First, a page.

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House passes incentives measure desired by Rick Scott

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After a debate that included mentions of monsters, Robert A. Heinlein and the Tampa Bay Rays, the Florida House of Representatives Wednesday passed its 2016 business and economic incentives package, including the framework for Gov. Rick Scott‘s proposed $250 million Florida Enterprise Fund.

As bill sponsor Jim Boyd reminded members, it still has no funding: “This is a structure bill, a policy bill,” he said, explaining that how much money goes to incentives still must be decided in the budget process. 

The legislation (HB 1325) will provide “more oversight, more control and will foster growth for all businesses throughout Florida,” he told members.

But his measure fractured the usual party-line vote on high-profile measures: Those in favor included members of the Legislative Black Caucus, who had held a closed-door meeting Tuesday after the House first started considering the bill.

Caucus chairman Ed Narain, a Tampa Democrat, did not immediately respond to a text message seeking comment after the vote.

Those opposed included dozens of Republicans, including Speaker pro tempore Matt Hudson of Naples, House budget chief Richard Corcoran and state Rep. Blaise Ingoglia, the chairman of the Republican Party of Florida.

In a statement, the governor thanked the House, saying he wants to “protect taxpayer money by ensuring no incentive dollar leaves the state until we have confirmed a company’s economic investment or job creation in Florida.”

The Florida Enterprise Fund “will also diversify our economy at a key time in our state’s history to help guard against another economic downturn, and make Florida first for jobs in the country,” Scott said. “As the legislative process continues, we’ll continue working closely with the Enterprise Florida Board of Directors and Senate and House members on finalizing this legislation.”

State Rep. Darryl Rouson, a St. Petersburg Democrat and Black Caucus member, said he supported the bill because the businesses it could help attract may wind up in his district, bringing jobs to many of the depressed areas he represents.

It might also help keep the Tampa Bay Rays in St. Petersburg, he added, even as the team considers a move to a possible new ballpark in Tampa.

But Rouson also offered a caveat: “I believe in the free market but I don’t believe the free market always believes in me.”

His support and that of his colleagues galled state Rep. Kristin Jacobs, however, who chided the back row about “ghost companies” and their lack of jobs.

“Wake up,” she said. “You’re not going to get the money you think you’re going to get.”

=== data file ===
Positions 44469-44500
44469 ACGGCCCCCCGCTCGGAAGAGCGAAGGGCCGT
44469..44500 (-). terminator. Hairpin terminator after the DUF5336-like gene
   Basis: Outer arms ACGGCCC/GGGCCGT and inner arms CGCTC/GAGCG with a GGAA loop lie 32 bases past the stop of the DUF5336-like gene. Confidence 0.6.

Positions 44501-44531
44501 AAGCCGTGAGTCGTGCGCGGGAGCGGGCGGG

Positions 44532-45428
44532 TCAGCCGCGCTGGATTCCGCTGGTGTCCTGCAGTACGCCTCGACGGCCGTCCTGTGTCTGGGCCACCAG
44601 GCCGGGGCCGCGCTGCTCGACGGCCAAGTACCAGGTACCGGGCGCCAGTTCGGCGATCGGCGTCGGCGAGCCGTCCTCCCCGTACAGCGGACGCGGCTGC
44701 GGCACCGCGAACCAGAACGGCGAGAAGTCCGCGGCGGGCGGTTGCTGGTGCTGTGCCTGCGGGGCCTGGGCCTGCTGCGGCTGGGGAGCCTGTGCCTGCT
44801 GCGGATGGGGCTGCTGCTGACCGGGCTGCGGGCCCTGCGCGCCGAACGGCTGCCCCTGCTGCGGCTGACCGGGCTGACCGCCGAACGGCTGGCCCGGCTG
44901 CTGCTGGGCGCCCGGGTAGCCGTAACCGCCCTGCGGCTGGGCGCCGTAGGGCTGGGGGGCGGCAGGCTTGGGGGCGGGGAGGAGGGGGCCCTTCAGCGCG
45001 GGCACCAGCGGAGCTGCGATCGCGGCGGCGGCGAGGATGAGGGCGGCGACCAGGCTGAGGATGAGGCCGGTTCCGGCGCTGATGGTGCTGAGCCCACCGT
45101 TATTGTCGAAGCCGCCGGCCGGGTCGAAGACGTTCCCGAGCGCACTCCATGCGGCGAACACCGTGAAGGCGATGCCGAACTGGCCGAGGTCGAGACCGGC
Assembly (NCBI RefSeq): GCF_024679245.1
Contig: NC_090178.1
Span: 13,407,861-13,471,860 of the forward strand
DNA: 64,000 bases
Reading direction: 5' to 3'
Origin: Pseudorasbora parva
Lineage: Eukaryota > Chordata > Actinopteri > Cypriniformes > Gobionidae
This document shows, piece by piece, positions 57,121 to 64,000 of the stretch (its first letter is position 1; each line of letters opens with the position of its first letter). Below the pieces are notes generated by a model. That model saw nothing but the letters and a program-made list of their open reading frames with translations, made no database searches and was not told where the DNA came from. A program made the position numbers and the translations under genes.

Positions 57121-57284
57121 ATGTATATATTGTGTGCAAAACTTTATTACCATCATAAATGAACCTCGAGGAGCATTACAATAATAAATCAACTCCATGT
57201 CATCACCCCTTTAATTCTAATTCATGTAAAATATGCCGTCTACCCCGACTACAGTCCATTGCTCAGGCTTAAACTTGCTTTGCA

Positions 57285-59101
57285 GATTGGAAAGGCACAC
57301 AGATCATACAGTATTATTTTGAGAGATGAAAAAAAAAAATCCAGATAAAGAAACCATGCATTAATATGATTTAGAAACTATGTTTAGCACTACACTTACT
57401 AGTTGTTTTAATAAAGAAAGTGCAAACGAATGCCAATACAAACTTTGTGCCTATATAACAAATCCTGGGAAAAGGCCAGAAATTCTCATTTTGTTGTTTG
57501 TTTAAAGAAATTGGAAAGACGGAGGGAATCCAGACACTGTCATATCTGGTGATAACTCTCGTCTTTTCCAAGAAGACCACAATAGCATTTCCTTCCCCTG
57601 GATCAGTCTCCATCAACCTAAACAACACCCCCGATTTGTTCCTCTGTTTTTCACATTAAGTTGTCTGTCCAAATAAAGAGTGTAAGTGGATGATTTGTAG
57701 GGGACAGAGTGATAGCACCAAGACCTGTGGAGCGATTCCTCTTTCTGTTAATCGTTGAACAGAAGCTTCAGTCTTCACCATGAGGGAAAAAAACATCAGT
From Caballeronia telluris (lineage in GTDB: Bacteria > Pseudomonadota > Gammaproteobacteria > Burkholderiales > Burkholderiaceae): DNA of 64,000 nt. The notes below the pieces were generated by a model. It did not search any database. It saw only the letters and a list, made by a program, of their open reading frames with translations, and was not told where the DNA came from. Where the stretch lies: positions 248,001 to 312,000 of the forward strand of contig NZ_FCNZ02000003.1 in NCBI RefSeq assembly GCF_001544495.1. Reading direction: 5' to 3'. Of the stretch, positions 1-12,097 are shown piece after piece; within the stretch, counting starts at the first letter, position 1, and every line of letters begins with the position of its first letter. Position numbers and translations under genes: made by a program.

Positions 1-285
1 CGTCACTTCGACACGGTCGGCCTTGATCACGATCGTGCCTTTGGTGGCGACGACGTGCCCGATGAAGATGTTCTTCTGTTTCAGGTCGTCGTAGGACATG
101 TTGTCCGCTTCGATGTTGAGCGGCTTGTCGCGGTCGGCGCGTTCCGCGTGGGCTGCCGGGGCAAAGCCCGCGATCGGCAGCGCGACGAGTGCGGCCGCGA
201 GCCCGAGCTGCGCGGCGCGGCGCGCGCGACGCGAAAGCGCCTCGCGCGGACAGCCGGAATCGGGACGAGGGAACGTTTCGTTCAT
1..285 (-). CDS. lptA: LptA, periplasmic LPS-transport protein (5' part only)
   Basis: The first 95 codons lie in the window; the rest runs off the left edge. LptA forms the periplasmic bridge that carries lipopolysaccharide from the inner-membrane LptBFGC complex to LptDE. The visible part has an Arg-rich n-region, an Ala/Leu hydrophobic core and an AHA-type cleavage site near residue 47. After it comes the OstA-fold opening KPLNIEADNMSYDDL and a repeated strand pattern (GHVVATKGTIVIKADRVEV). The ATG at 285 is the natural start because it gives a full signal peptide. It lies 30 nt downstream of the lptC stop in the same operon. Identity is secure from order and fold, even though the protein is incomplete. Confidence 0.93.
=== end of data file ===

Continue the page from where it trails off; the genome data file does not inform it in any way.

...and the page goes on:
Jacobs, a Coconut Creek Democrat and former Broward County mayor, even compared the measure’s supporters to prostitutes, saying they cut a deal for their votes.

She quoted science-fiction writer Robert A. Heinlein about “just haggling over the price.” (The quote, by the way, has a complicated history.)

State Rep. Amanda Murphy, a New Port Richey Democrat, apologized to her constituents for the bill, saying the legislative process “makes monsters out of men.”

And Rep. Evan Jenne, a Dania Beach Democrat, called it “a quarter-billion-dollar slush fund” that would only “make a few fat cats that much fatter.”

Even supporters struggled to rise to the same level of histrionics.

“It is not rosy but it is not the status quo, which is what we have had,” said Rep. Charles Van Zant, a Keystone Heights Republican.

He had planned to vote ‘no,’ but said Boyd had won him over with multiple text messages that included pleas of “you got to support my bill.” 

“And I don’t text,” Van Zant added.

The Senate already committed to the fund, with state Sen. Jack Latvala championing both the idea and the dollar amount, but wants to use money coming from the settlement over the 2010 BP oil spill in the Gulf of Mexico.

Legislators are still awaiting an announcement of the 2016-17 “allocations,” the big silos of money available for each major section of the 2016-17 state budget to be worked out by House budget chief Richard Corcoran and Senate budget Chairman Tom Lee. 

Before joining Florida Politics, journalist and attorney James Rosica was state government reporter for The Tampa Tribune. He attended journalism school in Washington, D.C., working at dailies and weekly papers in Philadelphia after graduation. Rosica joined the Tallahassee Democrat in 1997, later moving to the courts beat, where he reported on the 2000 presidential recount. In 2005, Rosica left journalism to attend law school in Philadelphia, afterwards working part time for a public-interest law firm. Returning to writing, he covered three legislative sessions in Tallahassee for The Associated Press, before joining the Tribune’s re-opened Tallahassee bureau in 2013. He can be reached at

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